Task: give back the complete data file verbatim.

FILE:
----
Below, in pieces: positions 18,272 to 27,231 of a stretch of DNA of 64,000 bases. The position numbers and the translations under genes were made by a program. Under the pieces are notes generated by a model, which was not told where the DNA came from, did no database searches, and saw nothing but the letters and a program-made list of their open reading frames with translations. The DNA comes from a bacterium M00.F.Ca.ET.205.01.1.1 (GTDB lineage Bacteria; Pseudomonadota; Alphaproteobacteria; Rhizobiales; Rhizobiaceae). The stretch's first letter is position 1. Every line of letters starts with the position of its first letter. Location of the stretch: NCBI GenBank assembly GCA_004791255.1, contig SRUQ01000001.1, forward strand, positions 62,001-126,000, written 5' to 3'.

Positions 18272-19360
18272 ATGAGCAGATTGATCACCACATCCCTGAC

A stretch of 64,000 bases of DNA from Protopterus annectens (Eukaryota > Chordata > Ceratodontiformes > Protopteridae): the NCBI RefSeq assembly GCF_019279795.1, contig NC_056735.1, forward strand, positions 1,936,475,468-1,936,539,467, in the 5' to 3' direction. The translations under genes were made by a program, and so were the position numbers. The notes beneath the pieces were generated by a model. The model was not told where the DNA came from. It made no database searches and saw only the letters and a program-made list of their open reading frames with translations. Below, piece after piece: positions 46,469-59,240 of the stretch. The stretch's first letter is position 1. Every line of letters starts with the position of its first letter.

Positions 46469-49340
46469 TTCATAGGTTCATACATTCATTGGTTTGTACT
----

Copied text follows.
Below, in pieces: positions 18,272 to 27,231 of a stretch of DNA of 64,000 bases. The position numbers and the translations under genes were made by a program. Under the pieces are notes generated by a model, which was not told where the DNA came from, did no database searches, and saw nothing but the letters and a program-made list of their open reading frames with translations. The DNA comes from a bacterium M00.F.Ca.ET.205.01.1.1 (GTDB lineage Bacteria; Pseudomonadota; Alphaproteobacteria; Rhizobiales; Rhizobiaceae). The stretch's first letter is position 1. Every line of letters starts with the position of its first letter. Location of the stretch: NCBI GenBank assembly GCA_004791255.1, contig SRUQ01000001.1, forward strand, positions 62,001-126,000, written 5' to 3'.

Positions 18272-19360
18272 ATGAGCAGATTGATCACCACATCCCTGAC

A stretch of 64,000 bases of DNA from Protopterus annectens (Eukaryota > Chordata > Ceratodontiformes > Protopteridae): the NCBI RefSeq assembly GCF_019279795.1, contig NC_056735.1, forward strand, positions 1,936,475,468-1,936,539,467, in the 5' to 3' direction. The translations under genes were made by a program, and so were the position numbers. The notes beneath the pieces were generated by a model. The model was not told where the DNA came from. It made no database searches and saw only the letters and a program-made list of their open reading frames with translations. Below, piece after piece: positions 46,469-59,240 of the stretch. The stretch's first letter is position 1. Every line of letters starts with the position of its first letter.

Positions 46469-49340
46469 TTCATAGGTTCATACATTCATTGGTTTGTACT